Oak Park Music Therapy is a Chicagoland music therapy service dedicated to bringing quality group and individual music therapy services to your loved ones, you clients, and your colleagues.  Follow us here or contact us directly to schedule an appointment or workshop.

Making Music, Media Reviews

NAMI Nation

NAMIMy colleagues at the National Alliance on Mental Illness here in Oak Park contacted me a few months ago to assist in a project they are affectionately calling NAMI Nation.  It’s an arts based approach to support and advocacy where the NAMI members have a chance to work together in performance situations to share their love of music, and use the arts for sustained wellness.  Charles Torpe and his colleagues offer open mics, a songwriting group, karaoke, free-style, and poetry slams, and art studio events.  Take a look at this video and you will learn a lot more.  I enter around 4:35 minutes so enjoy the full presentation and offer your support to this super cool program.

In the continuum of care, you can consider this program not a music therapy program, but a wellness program, or therapeutic arts program.  The goals are to embrace the performance opportunities offered to their members as a way to maintain mental health and help members create/express in a supportive environment.  As a music therapist working in community mental health, I am grateful to be able to point to this program as an example of how music is used in a wellness model serving our community members and neighbors.

Go NAMInation!

Media Reviews

Music Therapy Strikes Chord –

I was asked to speak about music therapy by a student journalist from Columbia College, Izzy Gut, who was enthusiastic about music and intrigued by music therapy.  I spoke with her in route to the American Music Therapy Association’s Great Lakes Regional Conference in Columbus, Ohio.  In the car with me was friend and colleague Ellen Rayfield, so Izzy was lucky to get us 2 for 1 for her interview.  Our regional President, Tracey Richardson, was happy to add a bit more to the conversation post conference.  It was a joy to come back from an inspiring week of information sharing, to have this article, “Music Therapy Strikes Chord” on to share with all of you.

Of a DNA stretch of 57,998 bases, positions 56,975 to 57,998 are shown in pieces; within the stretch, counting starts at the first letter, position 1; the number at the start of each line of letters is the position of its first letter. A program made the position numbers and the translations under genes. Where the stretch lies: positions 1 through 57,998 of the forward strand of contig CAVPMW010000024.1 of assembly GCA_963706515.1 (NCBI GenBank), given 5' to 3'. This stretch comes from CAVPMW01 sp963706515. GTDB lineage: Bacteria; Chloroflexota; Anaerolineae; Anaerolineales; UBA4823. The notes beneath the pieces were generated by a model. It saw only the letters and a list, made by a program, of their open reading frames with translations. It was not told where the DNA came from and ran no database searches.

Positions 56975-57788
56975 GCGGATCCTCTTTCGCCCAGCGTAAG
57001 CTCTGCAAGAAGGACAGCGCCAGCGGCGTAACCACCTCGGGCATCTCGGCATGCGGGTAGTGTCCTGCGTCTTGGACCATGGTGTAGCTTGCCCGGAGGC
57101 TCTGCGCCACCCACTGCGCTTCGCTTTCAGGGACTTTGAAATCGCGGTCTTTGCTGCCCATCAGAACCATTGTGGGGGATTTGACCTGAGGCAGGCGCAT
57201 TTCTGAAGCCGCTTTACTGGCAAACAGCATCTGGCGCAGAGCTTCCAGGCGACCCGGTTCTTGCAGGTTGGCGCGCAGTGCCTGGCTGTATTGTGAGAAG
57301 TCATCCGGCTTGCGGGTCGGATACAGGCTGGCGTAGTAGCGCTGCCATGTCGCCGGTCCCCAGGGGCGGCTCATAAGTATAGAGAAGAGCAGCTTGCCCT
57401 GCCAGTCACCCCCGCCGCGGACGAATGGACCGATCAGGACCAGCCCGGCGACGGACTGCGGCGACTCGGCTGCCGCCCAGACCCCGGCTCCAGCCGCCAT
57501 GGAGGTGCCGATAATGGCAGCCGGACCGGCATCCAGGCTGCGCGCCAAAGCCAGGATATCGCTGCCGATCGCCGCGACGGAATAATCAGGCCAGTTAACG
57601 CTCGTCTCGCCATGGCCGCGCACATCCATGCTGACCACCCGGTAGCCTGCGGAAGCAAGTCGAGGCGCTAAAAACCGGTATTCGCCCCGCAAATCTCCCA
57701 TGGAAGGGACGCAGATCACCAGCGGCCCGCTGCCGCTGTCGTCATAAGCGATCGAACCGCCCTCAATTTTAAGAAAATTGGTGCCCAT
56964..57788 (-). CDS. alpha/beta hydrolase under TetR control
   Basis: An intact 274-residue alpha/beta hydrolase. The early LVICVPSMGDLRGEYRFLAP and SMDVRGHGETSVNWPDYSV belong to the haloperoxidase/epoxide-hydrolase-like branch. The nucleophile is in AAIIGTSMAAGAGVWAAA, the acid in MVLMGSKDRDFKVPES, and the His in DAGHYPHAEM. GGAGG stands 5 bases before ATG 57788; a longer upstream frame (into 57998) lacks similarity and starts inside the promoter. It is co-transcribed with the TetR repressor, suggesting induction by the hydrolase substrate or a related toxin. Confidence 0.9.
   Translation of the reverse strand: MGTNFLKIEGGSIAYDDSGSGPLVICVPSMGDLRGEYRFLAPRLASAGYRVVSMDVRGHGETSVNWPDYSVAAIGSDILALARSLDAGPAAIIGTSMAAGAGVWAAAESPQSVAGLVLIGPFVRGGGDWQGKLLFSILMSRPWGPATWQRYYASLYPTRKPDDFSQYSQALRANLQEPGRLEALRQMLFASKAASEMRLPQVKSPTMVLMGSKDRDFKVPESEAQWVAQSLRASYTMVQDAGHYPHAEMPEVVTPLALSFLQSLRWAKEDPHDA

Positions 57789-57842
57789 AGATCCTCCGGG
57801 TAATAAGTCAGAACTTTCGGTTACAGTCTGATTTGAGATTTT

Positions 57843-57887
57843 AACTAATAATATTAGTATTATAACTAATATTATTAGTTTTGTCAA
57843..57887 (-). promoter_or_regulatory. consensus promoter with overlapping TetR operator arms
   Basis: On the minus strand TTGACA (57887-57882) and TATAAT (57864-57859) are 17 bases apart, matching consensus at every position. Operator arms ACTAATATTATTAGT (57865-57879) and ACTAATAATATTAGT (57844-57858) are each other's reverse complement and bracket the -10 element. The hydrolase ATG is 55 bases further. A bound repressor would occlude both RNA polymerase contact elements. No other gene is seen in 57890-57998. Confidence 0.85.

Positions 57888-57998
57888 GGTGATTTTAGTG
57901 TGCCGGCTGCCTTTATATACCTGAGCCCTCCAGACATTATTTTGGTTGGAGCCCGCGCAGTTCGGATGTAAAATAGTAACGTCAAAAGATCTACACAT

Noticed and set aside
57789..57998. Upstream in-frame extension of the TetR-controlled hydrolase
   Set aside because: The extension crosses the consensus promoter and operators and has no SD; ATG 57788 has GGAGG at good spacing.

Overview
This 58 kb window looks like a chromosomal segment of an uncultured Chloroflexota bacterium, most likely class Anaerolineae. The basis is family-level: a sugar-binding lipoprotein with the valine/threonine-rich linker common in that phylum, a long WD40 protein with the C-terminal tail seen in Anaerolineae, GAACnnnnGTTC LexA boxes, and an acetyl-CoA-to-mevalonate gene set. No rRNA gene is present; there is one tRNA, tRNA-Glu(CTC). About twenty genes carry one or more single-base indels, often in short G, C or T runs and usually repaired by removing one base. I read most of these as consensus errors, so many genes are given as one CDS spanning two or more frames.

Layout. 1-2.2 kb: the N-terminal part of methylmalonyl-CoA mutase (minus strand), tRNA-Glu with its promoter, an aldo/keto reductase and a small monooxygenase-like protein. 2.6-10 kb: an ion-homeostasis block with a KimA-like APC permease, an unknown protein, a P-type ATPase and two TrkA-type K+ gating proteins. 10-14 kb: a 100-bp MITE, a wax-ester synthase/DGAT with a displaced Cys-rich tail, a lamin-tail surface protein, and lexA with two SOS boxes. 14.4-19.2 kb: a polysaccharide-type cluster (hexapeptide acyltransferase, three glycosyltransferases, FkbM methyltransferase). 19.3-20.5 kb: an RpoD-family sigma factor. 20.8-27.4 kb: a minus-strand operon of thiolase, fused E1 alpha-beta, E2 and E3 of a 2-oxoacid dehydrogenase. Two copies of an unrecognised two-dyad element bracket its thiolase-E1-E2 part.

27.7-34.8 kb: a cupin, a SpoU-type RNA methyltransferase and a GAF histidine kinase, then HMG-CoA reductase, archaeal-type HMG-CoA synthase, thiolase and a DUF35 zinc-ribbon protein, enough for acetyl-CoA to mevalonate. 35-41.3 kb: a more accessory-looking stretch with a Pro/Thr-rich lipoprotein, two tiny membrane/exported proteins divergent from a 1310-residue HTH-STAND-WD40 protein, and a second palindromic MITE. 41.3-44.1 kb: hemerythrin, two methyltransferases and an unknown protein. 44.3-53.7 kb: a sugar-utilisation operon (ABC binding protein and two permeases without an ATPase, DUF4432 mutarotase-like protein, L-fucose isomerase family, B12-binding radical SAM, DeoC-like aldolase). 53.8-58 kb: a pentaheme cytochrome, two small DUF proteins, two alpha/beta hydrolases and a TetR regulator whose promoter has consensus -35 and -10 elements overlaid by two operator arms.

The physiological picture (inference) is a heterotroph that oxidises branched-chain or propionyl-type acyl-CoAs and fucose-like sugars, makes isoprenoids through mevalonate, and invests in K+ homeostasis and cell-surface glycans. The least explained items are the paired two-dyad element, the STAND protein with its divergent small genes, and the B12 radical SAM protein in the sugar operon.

Cheers – keep singing.


Media Reviews

Illinois Association for Music Therapy – Member Spotlight

Illinois Association for Music Therapy – Member Spotlight

Thanks to the folks at the Illinois Association for Music Therapy for inviting me to be the  spotlighted member for the month.  Click here to hear my story of what brought me to being a music therapist, and why I stay.  Check it out at


Media Reviews, Music Therapy

A Joyful Noise

I came across this delightful and insightful post from a blogger who is enthusiastic about living a healthy life.  This is the story of how this person used music to tolerate some dental discomfort, and was inspired to do a little research on music therapy since using music worked so well for them.  Kudos for doing what feels right and for being curious enough to learn more.  As a board certified music therapist, I am excited to share this well written and cheerful post with my readers.  Thank you for sharing this Yeloros!  Enjoy the singing and dancing!

A Joyful Noise.

Media Reviews, Music Therapy

The Music Therapy Show on Blog Talk Radio

Missed the live show Friday?  Click here to take a listen to my discussion with host Janice Lindstrom and learn a little more about why I love being a music therapist.

Music therapy and private practice 01/11 by Janice Lindstrom | Blog Talk Radio.

Thanks for listening — I’d love to hear any comments you might offer!

Keep singing.

– Victoria

Media Reviews, Music Therapy

Violence and Stigma in Mental Health

Please follow this link to read this article about autism, Asperger’s Syndrome, and the mistake we make when we over generalize. This New York Times writer has done a great job in clarifying the difference between mental health disabilities, and violence in Our Sons Are Not Future Killers.

Our hearts must find ways to mend, again, and again, in this very unfinished incomplete world.

I believe a way is through exploring the arts – music, theater, visual art, poetry, dance and even yoga. Find what you love and do it often. It brings peace to you, your family, and then to your town, your region, your world. The concept of thinking globally, acting locally can be for more than conservation – I think we can also act in PEACE, and see a much wider impact on the world around us.

May peace find rest in our hearts, and through our creativity.